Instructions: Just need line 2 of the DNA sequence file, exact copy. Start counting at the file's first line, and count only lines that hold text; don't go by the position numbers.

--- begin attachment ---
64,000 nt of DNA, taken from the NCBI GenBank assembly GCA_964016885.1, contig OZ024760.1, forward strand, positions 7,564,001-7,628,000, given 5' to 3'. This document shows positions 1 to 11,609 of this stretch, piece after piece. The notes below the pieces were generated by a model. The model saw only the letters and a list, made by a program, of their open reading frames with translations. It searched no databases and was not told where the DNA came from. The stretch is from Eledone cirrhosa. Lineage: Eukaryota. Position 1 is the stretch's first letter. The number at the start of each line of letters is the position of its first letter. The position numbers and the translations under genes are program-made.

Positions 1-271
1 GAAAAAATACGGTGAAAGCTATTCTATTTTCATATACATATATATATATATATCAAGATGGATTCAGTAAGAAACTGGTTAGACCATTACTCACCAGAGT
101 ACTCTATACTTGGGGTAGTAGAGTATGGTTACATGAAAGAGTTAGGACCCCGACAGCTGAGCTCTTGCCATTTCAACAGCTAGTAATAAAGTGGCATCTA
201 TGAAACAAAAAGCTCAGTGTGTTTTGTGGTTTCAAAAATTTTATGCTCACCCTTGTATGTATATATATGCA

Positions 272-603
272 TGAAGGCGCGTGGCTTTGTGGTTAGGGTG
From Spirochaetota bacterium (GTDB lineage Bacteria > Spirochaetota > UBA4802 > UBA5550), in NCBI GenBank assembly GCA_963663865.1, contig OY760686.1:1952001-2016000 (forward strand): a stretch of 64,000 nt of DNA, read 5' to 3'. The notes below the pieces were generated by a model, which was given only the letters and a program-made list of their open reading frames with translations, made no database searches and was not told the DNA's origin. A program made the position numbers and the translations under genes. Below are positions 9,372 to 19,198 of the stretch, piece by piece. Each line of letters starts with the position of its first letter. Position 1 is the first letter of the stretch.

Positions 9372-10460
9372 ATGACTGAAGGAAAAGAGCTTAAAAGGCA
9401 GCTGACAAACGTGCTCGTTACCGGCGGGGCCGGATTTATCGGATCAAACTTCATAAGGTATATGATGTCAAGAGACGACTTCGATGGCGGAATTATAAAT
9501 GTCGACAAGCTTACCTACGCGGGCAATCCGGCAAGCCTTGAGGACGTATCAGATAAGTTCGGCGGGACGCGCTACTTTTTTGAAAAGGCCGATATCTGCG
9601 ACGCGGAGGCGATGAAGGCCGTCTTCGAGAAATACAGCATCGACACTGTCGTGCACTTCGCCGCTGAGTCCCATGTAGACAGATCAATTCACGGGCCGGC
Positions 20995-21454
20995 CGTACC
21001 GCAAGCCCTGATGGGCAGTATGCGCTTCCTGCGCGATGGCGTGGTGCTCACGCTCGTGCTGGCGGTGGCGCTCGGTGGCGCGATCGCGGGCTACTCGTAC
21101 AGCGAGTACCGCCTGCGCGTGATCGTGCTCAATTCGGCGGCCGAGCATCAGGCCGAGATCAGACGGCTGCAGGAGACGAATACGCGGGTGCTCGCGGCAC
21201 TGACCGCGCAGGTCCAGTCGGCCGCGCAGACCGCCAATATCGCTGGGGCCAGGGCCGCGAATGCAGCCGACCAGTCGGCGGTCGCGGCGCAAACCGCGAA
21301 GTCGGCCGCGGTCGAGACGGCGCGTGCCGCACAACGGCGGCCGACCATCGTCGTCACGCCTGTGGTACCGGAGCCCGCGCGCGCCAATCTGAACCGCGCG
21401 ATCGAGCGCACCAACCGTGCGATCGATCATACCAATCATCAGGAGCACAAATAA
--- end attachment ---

Positions 1-271